Someday, perhaps, this ranking will be reversed. I hope it is, because the change that Francis advocates is more sweeping-and long overdue. The Catholic Church, despite its many problems, remains a powerful force around the globe. If its energies are directed away from the culture wars-and toward fighting poverty, inequality and injustice-the church can play a hugely influential role in shaping the new century.
Jonathan Turley: The ‘Sister Wives’ lawsuit and the end of morality laws
The decision this month by a federal court striking down the criminalization of polygamy in Utah was met with a mix of rejoicing and rage. What was an emancipating decision for thousands of plural families was denounced as the final descent into a moral abyss by others. [..]
It’s true that the Utah ruling is one of the latest examples of a national trend away from laws that impose a moral code. There is a difference, however, between the demise of morality laws and the demise of morality. This distinction appears to escape social conservatives nostalgic for a time when the government dictated whom you could live with or sleep with. But the rejection of moral codes is no more a rejection of morality than the rejection of speech codes is a rejection of free speech. Our morality laws are falling, and we are a better nation for it.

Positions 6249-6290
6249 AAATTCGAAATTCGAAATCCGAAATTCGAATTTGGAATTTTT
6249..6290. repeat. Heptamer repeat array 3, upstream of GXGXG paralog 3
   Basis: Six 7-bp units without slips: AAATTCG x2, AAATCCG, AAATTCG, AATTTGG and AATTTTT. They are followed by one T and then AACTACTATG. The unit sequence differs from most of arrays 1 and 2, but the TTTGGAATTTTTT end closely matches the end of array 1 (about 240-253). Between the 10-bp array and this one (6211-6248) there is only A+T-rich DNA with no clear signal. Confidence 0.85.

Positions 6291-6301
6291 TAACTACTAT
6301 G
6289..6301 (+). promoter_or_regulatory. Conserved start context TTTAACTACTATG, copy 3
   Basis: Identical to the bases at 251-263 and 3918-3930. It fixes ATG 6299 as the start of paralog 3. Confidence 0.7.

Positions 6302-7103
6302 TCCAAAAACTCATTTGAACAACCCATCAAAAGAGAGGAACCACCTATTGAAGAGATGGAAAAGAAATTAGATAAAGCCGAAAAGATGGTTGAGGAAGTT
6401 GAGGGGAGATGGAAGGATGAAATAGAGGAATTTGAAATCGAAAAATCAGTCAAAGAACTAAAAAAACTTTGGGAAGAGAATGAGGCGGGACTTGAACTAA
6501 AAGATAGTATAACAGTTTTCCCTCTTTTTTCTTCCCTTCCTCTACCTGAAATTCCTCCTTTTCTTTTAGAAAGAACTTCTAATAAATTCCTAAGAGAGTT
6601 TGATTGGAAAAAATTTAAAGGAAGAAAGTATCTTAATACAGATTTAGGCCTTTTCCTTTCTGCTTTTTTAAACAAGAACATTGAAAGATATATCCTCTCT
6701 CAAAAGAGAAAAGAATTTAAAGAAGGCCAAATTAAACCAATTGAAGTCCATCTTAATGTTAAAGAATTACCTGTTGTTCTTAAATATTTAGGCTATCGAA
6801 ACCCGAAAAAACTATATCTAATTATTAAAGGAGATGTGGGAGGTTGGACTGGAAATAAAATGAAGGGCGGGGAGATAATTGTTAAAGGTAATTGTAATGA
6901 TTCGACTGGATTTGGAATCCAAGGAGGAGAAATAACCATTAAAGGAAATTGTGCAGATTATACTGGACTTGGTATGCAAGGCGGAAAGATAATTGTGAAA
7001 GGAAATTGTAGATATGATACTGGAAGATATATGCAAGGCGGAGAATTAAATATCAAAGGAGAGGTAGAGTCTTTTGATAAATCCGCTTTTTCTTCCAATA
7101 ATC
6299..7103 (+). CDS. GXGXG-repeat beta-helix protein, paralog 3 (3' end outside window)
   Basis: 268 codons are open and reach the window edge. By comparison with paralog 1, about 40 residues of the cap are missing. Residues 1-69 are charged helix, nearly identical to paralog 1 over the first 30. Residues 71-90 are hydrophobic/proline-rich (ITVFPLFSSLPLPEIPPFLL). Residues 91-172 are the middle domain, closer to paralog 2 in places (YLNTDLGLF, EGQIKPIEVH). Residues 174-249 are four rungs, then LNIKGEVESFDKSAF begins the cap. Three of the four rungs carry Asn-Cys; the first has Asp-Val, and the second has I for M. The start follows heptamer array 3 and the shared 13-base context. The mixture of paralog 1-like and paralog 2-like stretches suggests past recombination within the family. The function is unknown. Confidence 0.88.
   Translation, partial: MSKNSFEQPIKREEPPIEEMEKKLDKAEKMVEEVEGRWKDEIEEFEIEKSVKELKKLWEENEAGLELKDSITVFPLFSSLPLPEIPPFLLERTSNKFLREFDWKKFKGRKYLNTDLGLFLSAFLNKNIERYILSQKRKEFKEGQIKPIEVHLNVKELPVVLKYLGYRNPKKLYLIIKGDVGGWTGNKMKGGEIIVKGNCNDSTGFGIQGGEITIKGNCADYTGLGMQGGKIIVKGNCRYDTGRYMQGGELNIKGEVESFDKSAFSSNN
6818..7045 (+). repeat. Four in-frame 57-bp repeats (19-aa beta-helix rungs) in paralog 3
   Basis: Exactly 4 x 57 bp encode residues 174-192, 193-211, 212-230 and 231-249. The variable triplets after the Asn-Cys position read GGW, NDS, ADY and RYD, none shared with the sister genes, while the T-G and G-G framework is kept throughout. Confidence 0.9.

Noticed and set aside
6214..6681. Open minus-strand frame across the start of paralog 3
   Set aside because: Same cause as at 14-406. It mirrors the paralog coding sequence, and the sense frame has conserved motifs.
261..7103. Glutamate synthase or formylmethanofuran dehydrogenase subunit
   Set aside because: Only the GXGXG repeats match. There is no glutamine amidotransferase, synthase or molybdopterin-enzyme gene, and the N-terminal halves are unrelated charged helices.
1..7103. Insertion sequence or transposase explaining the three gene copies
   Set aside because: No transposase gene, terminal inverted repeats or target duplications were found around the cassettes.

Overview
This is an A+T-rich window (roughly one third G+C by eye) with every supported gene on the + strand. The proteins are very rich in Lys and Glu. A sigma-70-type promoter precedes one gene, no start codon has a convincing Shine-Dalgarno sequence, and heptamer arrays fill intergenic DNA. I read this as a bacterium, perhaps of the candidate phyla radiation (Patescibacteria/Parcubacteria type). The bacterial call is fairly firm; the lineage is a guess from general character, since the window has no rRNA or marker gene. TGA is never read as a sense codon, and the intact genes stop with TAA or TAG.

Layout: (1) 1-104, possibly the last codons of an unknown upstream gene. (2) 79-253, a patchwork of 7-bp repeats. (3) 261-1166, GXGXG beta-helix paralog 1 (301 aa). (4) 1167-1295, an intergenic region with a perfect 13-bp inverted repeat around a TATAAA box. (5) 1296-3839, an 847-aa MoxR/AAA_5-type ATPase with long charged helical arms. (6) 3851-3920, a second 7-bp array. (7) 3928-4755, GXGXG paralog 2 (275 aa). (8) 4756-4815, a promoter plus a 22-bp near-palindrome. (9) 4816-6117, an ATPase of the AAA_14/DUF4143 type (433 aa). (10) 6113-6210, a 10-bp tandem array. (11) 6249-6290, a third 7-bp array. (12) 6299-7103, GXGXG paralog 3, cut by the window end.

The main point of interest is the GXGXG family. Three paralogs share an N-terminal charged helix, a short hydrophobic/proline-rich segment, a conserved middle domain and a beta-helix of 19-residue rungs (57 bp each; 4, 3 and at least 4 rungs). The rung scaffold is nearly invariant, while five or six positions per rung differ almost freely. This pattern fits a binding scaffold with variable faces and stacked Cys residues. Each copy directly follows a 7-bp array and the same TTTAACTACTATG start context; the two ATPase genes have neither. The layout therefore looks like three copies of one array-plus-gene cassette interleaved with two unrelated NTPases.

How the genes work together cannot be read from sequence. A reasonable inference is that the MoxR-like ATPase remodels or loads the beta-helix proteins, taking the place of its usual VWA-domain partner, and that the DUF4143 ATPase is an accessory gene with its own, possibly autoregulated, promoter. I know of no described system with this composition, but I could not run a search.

Dave Johnson: Who Will Fight to Help the Unemployed?
At the beginning of November, the poor went over the “hunger cliff” as Food Stamps were cut. Now long-term unemployment assistance will run out at the end of December. Regular people think the government has given up on them. They have been hit by one blow after another, with little or no help in sight. They see shutdowns and budget cuts at the very time the government needs to spend more to help Americans.
This is part of the Republican effort to turn Americans against government, because the public will blame Democrats. Democrats have to stop letting Republicans get away with it, and return to being seen as trying to help the unemployed and poor. [..]
And unfortunately we need to make more Democrats understand that helping the unemployed and poor is worth going to the mat over. It is job 1 — it has to be. It is the right thing to do for the American people and for our economy. It is the thing that is needed.
If the American public sees Democrats going to the mat for them, and see Republicans continuing to obstruct efforts to help the poor and unemployed, Democracy will take care of the rest.
Three days after Christmas, unemployment benefits end for 1.3 million people who have exhausted their state unemployment benefits, but still can’t find a job.
To be eligible for unemployment benefits, you have to be actively looking for a job. Virtually all of these people would rather work, but can’t find a job in today’s economy where there are three applicants for every job available.
But when the budget deal was negotiated in Congress over the last several weeks, Republican negotiators refused to agree to continue those unemployment benefits. And at the same time, they demanded the continuation of tax breaks for big oil companies and loopholes for Wall Street billionaires who get their income from hedge funds.
Merry Christmas from the GOP.